City leadership and citizen protests
in a turbulent era of multiple crisis and post-factual politics

Time: 09:30 - 11:00, Thursday October 28
Room: PA124, P46 OsloMet

2020 emerged as a year of multiple, co-existing crises; the climate crisis, the corona crisis, the ethnic identity and injustice crises. These crises have diverse socio-spatial implications and are met with different perspectives from relevant and concerned citizens and public-private stakeholders. The links between these crisis-phenomenona are rarely explored, yet they are important to acknowledge and address if the goal is transformation towards sustainable futures. Their management requires broad-based agreements about common goals and a certain degree of trust in the stories produced about causes and implications.

Credible stories are under pressure and sought undermined by post-factual politics, yet broad-based agreements among relevant and concerned citizens and stakeholders are important in order to enhance collaborative engagement and actions between a wider set of actors and organisations than often observed in public governance. Using the climate crisis as an example, many citizen groups do not relate to science or the ‘facts’ climate scientists bring to the table. Rather they choose their own ‘facts’ influenced by ‘post-truth’ sentiments according to who they want to be – related to own identity, culture, values and class. Many seem to live well with denial and insulation from potential ‘factual’ threats and formulate their protests accordingly.

This sesion seeks to flesh out the consequences of co-existing crises for city political and administrative leadership by drawing on studies of how city leadership navigates, confronted by multiple crises and post-factual politics. It will explore how city leadership and the governance system address a situation of interlinked social and economic crises that require forms of collective responses across public and private divides.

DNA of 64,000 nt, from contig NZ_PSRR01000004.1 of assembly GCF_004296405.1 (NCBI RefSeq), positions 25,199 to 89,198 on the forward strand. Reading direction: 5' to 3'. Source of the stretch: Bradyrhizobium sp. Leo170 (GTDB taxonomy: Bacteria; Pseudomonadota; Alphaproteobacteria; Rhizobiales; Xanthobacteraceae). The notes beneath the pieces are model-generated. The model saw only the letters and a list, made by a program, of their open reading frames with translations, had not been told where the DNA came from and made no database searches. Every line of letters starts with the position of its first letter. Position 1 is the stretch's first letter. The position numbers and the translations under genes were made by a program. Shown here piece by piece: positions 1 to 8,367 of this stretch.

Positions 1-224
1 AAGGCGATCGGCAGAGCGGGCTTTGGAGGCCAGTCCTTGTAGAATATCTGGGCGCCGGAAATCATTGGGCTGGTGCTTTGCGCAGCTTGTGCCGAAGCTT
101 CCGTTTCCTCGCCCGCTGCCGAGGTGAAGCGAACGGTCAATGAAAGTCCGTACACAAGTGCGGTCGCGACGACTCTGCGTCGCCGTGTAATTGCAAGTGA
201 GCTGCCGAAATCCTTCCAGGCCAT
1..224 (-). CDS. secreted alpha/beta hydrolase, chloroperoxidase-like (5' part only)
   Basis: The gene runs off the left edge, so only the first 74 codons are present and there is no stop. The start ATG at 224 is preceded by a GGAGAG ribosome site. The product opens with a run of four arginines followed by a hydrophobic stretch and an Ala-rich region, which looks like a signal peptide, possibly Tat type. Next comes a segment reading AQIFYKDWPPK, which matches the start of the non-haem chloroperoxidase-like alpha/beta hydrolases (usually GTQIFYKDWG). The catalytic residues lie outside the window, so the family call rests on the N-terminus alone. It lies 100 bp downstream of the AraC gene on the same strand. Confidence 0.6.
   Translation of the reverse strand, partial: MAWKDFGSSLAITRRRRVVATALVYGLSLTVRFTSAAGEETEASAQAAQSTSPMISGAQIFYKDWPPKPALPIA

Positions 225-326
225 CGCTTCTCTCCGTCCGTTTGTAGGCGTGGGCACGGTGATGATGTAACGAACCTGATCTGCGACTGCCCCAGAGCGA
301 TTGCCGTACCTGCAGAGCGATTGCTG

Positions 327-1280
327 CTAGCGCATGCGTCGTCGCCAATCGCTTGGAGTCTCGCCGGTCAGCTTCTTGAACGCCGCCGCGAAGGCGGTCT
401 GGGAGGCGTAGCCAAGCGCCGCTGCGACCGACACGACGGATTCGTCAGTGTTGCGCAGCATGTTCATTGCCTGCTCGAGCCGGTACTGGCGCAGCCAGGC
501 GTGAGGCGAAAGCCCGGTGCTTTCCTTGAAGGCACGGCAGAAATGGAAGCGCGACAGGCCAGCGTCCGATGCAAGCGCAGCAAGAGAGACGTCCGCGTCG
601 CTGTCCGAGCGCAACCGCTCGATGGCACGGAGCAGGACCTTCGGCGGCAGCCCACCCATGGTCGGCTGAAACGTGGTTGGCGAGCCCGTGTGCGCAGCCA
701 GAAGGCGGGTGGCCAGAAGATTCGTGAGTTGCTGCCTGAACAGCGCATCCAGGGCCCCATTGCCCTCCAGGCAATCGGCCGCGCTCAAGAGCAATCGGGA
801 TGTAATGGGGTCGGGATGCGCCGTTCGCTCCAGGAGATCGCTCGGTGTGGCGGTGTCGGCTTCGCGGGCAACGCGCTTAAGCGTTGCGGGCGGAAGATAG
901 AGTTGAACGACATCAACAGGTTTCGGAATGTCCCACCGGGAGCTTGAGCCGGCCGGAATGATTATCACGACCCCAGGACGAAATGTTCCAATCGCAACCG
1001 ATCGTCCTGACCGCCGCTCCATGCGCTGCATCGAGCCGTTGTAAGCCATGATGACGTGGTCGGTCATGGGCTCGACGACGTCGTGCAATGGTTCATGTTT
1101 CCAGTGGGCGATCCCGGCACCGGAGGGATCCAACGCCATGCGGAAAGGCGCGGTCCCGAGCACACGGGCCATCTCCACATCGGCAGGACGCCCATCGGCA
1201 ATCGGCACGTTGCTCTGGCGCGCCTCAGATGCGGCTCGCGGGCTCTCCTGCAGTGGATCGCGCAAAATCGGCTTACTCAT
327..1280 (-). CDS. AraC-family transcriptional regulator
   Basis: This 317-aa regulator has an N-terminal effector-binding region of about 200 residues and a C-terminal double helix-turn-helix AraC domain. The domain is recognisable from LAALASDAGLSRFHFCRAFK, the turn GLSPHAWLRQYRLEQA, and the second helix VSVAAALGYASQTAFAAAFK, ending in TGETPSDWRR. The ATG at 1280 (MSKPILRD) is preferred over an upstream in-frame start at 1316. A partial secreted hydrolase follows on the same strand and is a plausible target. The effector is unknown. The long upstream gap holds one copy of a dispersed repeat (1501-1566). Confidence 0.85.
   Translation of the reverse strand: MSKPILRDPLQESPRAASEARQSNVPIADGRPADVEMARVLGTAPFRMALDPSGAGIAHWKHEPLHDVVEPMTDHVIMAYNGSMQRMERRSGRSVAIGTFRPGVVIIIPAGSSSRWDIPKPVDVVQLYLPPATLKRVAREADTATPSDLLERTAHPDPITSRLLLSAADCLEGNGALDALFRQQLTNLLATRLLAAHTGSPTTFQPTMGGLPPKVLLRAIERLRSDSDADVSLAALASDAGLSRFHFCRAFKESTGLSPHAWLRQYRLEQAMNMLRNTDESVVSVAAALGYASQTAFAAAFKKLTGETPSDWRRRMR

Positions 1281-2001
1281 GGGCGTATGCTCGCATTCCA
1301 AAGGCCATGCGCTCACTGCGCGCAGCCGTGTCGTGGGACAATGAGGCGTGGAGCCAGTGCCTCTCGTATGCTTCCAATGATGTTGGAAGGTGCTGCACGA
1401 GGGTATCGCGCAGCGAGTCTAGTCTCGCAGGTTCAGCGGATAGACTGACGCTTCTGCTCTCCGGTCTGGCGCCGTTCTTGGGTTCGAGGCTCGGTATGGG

Few studies have dealt with how co-existing crises are to be tackled, yet we need to acknowledge that, for example, the climate crisis cannot be understood isolated from the consequences of the corona pandemic; the two compound each other, not least in place-based city contexts and when related to tantamount social injustice concerns.

When pursuing pathways towards sustainable urban futures, cities will increasingly need to relate to co-existing crises and conflicts shaping urban policy agendas and evolving socio-spatial landscapes. Multiple types of crises need to be addressed conjointly by collective leadership within the wider urban governance ecosystem.


To structure our session, each participant will have about 10 minutes to present their paper and respond to questions. We will conclude with a plenary discussion with all participants.

Paper 1: Transformative leadership? Governance responses to climate protests in four Scandinavian cities, Håvard Haarstad, UiB, Trond Vedeld, OsloMet, Hege Hofstad, OsloMet, Lucas Smas, UiStockholm Gro S. Hanssen, OsloMet

This paper explores contradictions in democratic governance approaches to climate protests in cities. The past few years have seen a growing political backlash against core dimensions of more ambitious climate policies in Scandinavian cities and elsewhere in Europe. There have been protests that calls into question distributive and justice effects of climate mitigation measures – such as higher car toll-ring prices and compact city development.

At the same time, pro-climate protests and more ambitious climate targets have increased the pressure for effective emission reduction measures. Thus, city governments have been tasked tackle conflicting demands; calling into question the relative consensus that has characterised urban climate governance in Scandinavia.

A key question, which we address in this paper, is how city leaders manage the conflicting demands of mobilized and diverse stakeholders on the one hand, and the need for effective climate policy on the other. The paper contributes to understanding climate urbanism (Bulkeley, 2021), which addresses the response to climate change as deeply connected to wider issues of sustainable development and social justice, as well as a problem that must be faced at the scale of cities, regions and networks. This opens climate politics up to contentious politics and political cleavages within cities.

We argue that these cleavages, which are at once both socio-spatial and socio-cultural, must be properly understood in order to explain the way city leaders respond, and are able to respond, to the conflicting demands.